- A full-time worker in the U.S. needs to make $28.58 an hour, on average, to afford a modest two-bedroom apartment in their area.
- More than a third of U.S. households are renters.
- For over a decade, the federal minimum wage has been stuck at $7.25.
A full-time worker in the U.S. needs to make $28.58 an hour, on average, to afford the rent on a modest two-bedroom apartment in their area. In California, Hawaii, Massachusetts and New York, full-time workers must earn more than $40 an hour to do so.
They'd have to be paid $61.31 an hour in San Francisco to afford a two-bedroom apartment rental, and $50.67 an hour in Boston, according to a new report by the National Low Income Housing Coalition.
More from Personal Finance:
Social Security cost-of-living adjustment may be 2.7% in 2024
Here's the inflation breakdown for May 2023, in one chart
The rich often misjudge the potency of their retirement savings
In no state, county or city in the U.S. can a full-time worker earning the local minimum wage come up with the costs for a two-bedroom apartment, the NLIHC writes.
More than a third of U.S. households are renters.
"This is a problem," said Andrew Aurand, senior vice president of research at the NLIHC. "Research shows that families struggling to pay their housing costs sacrifice other necessities like food, health care and educational needs."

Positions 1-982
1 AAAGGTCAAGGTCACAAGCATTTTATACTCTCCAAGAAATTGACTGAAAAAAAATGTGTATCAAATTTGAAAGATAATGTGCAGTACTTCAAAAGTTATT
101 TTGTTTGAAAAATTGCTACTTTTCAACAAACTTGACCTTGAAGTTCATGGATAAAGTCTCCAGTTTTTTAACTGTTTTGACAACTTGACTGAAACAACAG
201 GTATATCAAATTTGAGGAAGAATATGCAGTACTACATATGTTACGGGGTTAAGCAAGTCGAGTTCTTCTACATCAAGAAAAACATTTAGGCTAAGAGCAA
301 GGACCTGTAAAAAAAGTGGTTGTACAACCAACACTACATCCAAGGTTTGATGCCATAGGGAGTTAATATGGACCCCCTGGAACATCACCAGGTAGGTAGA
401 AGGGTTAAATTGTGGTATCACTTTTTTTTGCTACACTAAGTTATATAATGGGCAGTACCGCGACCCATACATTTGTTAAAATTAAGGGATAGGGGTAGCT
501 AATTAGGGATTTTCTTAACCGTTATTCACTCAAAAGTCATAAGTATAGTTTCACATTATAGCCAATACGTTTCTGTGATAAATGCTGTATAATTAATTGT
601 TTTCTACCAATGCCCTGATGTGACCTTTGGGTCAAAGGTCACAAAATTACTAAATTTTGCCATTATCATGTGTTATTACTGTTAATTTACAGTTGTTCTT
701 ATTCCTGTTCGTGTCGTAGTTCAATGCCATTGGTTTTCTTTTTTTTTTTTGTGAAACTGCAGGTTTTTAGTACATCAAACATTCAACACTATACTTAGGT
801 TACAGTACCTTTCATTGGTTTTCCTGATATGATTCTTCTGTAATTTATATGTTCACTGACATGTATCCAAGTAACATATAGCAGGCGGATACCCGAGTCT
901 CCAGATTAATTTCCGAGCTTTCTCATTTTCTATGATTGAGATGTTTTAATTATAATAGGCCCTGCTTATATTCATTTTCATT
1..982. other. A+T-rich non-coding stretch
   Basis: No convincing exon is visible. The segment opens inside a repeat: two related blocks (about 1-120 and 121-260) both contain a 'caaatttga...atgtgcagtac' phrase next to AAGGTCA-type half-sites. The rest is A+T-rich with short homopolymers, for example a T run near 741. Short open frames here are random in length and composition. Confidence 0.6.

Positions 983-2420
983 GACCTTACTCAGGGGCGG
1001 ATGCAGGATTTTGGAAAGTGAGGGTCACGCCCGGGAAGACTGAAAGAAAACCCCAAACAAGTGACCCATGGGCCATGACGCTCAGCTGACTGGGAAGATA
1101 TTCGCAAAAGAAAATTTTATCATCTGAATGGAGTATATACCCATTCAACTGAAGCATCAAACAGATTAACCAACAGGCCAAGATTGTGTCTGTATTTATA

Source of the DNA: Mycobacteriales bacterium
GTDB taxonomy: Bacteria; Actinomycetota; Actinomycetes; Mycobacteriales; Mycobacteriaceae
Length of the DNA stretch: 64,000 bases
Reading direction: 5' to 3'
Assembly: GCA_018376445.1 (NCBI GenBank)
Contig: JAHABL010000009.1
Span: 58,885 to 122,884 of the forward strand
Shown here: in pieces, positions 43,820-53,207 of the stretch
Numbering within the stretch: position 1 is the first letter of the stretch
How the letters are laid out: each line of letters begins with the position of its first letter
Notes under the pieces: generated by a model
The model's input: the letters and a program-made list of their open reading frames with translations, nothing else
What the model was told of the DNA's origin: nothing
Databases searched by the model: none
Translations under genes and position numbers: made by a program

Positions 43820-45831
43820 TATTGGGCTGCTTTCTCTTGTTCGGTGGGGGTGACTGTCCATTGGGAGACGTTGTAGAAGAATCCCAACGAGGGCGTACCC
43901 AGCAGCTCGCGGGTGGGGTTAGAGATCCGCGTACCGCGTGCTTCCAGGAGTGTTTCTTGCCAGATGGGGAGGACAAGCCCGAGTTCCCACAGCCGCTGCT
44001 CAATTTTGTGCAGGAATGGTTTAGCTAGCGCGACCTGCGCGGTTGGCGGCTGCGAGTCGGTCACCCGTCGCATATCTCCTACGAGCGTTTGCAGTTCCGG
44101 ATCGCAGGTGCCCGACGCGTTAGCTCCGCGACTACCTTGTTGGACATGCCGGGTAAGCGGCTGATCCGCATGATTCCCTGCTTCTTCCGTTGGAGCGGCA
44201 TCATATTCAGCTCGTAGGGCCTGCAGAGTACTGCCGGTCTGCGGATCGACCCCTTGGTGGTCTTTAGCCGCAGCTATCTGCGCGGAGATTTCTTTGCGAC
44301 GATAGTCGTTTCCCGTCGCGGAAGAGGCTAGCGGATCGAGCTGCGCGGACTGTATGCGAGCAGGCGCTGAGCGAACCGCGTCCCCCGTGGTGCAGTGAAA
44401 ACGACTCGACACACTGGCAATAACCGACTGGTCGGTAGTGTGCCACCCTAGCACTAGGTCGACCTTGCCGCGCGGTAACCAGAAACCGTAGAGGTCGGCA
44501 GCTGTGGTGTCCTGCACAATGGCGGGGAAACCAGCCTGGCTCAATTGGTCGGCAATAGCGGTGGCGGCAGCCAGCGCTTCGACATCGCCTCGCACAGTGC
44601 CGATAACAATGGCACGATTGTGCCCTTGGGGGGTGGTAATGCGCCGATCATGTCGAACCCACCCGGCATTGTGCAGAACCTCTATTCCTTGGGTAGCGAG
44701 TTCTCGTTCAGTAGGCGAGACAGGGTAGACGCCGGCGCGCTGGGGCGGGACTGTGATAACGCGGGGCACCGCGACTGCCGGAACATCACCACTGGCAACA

To understand how unattainable rents have become for many workers, experts point to the slow growth of the minimum wage across the country.
For over a decade, the federal minimum wage has been stuck at $7.25, and several states, including Texas, Indiana and Idaho, haven't passed laws raising that number.
Even for workers in states and cities where the minimum wage is double the national figure, rents remain unaffordable. For example, the minimum wage in Washington state is $15.74. Yet, to afford a two-bedroom apartment there, a full-time worker needs to earn over $36.33 an hour, the NLIHC found.
Dan Rose, an organizer with Housing Justice Now in Winston-Salem, North Carolina, said he recently worked with tenants who were being forced to leave a complex with some of the last affordable housing in the area.
When those tenants looked at the costs of rentals elsewhere, Rose said, "they were not able to find any decent two-bedroom units."
"Overall, we see renters here barely treading water or drowning," he said.